‘Sleepwalking’ and storytelling

Living in a city as hip, bustling and central as Chicago has serious perks. This weekend I had the privilege of seeing one of the first screenings of Sleepwalk With Me, a movie made by Mike Birbiglia. In addition (and this is an awesome addition), co-writer/producer and This American Life host Ira Glass introduced the film and did a Q&A session after.

Unsurprisingly, I loved the movie (I’ve been a fan of Birbiglia’s comedy since I first heard it a few years ago). But more than that, the experience reminded me of my previous obsession with This American Life. Back in my car-driving California days, I’d sometimes plan my drives from Long Beach to south Orange County, where my parents live, for when the show would be on.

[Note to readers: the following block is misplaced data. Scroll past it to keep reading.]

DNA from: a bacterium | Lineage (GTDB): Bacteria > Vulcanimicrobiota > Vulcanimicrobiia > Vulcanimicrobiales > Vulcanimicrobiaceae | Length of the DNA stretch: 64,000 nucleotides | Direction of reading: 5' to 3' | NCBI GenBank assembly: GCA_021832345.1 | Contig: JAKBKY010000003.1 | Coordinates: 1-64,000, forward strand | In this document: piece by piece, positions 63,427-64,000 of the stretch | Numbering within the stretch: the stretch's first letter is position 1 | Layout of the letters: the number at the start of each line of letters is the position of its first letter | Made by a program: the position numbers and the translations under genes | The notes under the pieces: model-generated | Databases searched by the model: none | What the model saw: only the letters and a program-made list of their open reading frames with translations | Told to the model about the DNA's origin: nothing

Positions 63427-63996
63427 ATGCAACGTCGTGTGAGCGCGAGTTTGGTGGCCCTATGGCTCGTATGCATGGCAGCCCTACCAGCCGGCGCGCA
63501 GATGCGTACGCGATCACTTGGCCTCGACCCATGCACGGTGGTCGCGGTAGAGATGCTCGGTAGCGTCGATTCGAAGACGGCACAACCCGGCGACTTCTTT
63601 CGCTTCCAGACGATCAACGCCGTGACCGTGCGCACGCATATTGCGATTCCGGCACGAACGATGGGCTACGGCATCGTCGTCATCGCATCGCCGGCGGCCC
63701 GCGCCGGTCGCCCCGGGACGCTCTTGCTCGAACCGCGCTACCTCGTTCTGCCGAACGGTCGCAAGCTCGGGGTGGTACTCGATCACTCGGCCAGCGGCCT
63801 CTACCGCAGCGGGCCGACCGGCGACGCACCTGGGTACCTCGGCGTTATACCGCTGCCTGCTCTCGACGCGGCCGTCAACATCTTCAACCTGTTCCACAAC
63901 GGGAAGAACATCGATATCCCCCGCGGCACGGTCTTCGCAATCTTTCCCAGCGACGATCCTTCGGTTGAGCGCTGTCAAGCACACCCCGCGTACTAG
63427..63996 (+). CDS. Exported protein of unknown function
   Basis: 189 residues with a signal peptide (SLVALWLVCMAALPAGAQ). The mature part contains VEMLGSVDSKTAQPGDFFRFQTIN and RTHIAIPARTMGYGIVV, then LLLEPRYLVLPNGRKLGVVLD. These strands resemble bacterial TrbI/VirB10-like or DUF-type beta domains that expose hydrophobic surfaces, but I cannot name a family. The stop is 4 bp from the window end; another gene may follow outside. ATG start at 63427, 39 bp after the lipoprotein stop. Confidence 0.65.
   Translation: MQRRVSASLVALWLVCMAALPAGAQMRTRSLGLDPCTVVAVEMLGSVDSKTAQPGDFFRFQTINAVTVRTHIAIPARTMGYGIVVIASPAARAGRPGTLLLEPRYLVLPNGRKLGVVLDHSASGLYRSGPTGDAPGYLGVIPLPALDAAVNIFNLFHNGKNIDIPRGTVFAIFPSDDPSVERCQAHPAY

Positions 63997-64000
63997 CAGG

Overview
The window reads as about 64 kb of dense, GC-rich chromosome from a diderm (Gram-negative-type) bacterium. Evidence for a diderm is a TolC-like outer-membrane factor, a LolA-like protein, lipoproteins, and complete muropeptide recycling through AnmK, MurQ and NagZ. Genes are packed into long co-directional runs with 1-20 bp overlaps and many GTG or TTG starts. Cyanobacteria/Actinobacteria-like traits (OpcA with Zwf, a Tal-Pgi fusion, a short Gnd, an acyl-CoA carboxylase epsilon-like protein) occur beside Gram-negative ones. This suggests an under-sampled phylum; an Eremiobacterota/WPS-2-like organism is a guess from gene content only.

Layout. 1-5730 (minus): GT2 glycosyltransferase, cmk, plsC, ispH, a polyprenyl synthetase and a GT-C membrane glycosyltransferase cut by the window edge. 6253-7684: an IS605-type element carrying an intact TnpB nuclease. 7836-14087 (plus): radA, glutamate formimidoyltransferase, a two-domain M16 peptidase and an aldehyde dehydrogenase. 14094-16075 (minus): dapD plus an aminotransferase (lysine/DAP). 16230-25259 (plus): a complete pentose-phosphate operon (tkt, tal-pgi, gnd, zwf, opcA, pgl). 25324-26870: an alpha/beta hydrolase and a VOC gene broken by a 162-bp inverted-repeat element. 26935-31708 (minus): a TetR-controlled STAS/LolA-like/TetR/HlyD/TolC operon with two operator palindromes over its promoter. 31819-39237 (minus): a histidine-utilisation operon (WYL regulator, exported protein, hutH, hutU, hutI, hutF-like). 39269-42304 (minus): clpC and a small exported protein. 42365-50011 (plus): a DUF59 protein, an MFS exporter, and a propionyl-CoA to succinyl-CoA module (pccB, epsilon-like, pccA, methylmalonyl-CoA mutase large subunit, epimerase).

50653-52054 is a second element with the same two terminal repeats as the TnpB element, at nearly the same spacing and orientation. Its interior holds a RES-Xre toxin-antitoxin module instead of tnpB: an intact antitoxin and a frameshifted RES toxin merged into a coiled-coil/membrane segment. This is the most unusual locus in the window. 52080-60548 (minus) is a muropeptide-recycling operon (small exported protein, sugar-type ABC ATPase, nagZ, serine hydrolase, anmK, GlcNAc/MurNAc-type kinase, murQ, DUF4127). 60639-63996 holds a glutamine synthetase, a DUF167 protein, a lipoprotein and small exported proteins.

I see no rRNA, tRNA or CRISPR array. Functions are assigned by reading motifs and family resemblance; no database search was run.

In the last few years, writing has become so ingrained in my work that when I sometimes forget why I started doing it. I write because I love stories. Because telling a scary story can take the sting out of it and replace it with humor; because telling a sweet story can amplify its goodness; because when we share our lives, somehow everything gets a little bit easier to handle.

If you have some time to spare, listen to this episode of This American Life, called “Invisible Made Visible.” It features Tig Notaro, David Sedaris and the late David Rakoff. During the Q&A, Glass mentioned it as one of the all-time best This American Life episodes. Here’s a video clip of Rakoff’s phenomenal piece:


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